Marketing Travel Photography: Four Essential Steps
Part I: Getting Started | Part II: Four Essential Steps
Easier than any other time in history, today you can circumnavigate the globe and take pictures. You can rent cameras, lights, studios, buy film and hire models just about anywhere. You are no longer tied down to real estate or staff. In your pocket, your Blackberry or iPhone will gather all the help you need. And it can all be done on credit. But who eventually pays the bills? The age old problem remains: how do we get our telephone to ring or email in our inbox?
Once upon a time you picked up the phone, called an art director who actually answered. After a little awkward, conversational “foreplay”, you asked to come in and show your portfolio in the hopes of future assignments. The pitch was almost rhetorical and rarely discussed. Even though there was the proverbial “elephant in the middle of the room”, everyone in the loop knew it was a “sales call”. A well-worn, time-honored tradition. In the Golden Age of Advertising, so romantically characterized on the cable television show Mad Men (television drama about the advertising business in the 1960s aired on AMC), armed with a large Rolodex and depending on how aggressive you were, you could display your wares in front of just about anybody. This personal approach worked well. You met your clients and they met you. Relationships were forged and resulted in a very good return on investment. A few cups of very bad coffee and you had a career.
Today the travel market is global and times have certainly changed in the turbocharged world of computers, cell phones and databases but the reasons and motivations remain the same. “The names have been changed to protect the innocent.” (Dragnet. Prod. Jack Webb. NBC, Sndication, ABC. 1951-2004.) I have worked with a myriad of very smart assistants who, in very short order, “know” everything I do: my lighting techniques, my bag of tricks, even the stupid stories I tell subjects to get them to cooperate. Once they get that “lean and hungry look” in their eye, soon they are gone. We try to involve them in the discussions, the process and, of course, the execution of assignments. The time always comes, “What’s the big deal? I know everything that idiot knows.” However, very few learn how to make the phone ring.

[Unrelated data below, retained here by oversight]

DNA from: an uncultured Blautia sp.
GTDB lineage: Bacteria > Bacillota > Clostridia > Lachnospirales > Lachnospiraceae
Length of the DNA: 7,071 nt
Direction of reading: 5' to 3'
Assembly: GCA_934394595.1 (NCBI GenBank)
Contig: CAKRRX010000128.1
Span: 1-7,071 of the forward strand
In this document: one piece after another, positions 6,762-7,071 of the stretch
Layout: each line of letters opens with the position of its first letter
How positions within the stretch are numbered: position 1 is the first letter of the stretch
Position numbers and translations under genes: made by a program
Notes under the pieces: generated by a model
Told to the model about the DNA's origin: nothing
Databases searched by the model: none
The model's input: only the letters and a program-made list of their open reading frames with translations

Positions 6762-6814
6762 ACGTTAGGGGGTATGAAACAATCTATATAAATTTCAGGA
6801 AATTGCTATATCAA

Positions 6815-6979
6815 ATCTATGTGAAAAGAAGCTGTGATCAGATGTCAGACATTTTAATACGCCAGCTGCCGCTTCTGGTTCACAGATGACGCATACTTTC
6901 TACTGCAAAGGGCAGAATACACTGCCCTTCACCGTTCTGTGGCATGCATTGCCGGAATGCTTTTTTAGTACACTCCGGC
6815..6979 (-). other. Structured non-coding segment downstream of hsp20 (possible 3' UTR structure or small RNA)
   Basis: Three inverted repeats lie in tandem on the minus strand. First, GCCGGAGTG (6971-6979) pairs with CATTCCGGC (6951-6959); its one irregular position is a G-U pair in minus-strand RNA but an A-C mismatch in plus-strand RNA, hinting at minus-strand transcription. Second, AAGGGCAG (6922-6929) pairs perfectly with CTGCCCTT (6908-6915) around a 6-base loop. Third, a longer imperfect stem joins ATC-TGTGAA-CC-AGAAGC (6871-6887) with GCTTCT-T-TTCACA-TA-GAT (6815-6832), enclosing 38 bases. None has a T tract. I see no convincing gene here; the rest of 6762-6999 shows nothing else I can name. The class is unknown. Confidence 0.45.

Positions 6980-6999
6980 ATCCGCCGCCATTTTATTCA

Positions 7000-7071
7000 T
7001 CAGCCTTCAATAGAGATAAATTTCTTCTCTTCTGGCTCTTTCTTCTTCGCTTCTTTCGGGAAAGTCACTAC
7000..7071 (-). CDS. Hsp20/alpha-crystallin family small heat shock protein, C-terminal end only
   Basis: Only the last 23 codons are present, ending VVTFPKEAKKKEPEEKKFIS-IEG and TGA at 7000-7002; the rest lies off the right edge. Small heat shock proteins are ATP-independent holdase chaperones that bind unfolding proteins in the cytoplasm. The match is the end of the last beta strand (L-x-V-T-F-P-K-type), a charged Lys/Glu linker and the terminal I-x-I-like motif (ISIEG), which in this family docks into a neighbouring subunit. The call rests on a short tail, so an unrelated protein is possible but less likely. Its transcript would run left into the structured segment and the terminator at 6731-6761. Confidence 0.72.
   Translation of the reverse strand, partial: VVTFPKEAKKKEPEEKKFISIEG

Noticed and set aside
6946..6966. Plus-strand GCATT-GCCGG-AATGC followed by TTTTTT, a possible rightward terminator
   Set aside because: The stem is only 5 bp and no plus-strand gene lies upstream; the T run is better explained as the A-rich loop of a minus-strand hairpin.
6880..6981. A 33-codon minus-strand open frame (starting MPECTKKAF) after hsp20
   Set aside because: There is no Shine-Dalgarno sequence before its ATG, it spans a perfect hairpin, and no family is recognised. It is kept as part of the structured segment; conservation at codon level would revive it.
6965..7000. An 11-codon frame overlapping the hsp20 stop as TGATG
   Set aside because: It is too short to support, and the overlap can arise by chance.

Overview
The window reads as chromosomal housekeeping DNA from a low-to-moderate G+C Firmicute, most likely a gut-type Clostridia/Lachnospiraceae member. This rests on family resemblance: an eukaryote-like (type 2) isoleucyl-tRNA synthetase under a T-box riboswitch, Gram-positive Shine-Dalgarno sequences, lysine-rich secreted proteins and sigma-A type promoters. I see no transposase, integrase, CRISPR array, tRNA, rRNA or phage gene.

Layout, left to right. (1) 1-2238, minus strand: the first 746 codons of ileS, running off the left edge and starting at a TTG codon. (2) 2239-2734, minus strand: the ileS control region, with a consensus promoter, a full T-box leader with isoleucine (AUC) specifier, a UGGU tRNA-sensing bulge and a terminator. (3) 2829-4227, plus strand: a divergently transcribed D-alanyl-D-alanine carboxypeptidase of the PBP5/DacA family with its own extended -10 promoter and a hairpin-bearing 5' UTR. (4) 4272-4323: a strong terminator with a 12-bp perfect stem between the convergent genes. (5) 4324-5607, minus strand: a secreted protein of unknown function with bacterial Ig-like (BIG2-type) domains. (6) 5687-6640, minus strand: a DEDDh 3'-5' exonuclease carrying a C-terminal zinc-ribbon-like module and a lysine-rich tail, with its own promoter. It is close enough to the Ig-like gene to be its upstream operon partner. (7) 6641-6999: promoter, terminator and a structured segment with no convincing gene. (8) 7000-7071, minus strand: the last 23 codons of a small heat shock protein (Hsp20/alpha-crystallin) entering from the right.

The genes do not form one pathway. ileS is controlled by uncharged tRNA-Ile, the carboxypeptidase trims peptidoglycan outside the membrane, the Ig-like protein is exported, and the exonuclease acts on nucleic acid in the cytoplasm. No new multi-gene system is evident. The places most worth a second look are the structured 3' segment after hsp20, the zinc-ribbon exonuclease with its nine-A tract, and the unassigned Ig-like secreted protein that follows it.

Marketing travel photography is not a phone call. That is sales. The term marketing has permeated into our vocabulary, often without any serious reflection of its actual meaning. The American Marketing Association defines marketing as “the activity, set of institutions, and processes for creating, communicating, delivering, and exchanging offerings that have value for customers, clients, partners, and society at large” (www.marketingpower.com). But what does that clarify in the context of travel photography, which is considered highly disposable? In my first column for photo.net, Marketing Travel Photography: Getting Started, I gave an overview of the subject’s complicated nature. In the following text, I will discuss the four essential steps to marketing travel photography effectively: Identify, Differentiate, Advertise, Sell. Remember that marketing is never ending process.
Marketing in its most basic form begins with information. The primary question that I ask at every meeting is who is your audience? It is difficult to determine what to do or say unless you know who you are addressing. Who buys photographs? What is their age? Gender? Nationality? Pedigree? What kinds of images interest them and how much are they willing to pay?
Unless you can identify your potential client you are basically “shot gunning” or in other words, casting a wide net and hoping to catch what you can amongst the flotsam and jetsam. My representative used to reiterate that you never know who, when or where you will interact with a customer. The most innocent encounters can result in new business but “shot gunning” is nonetheless usually inefficient and expensive.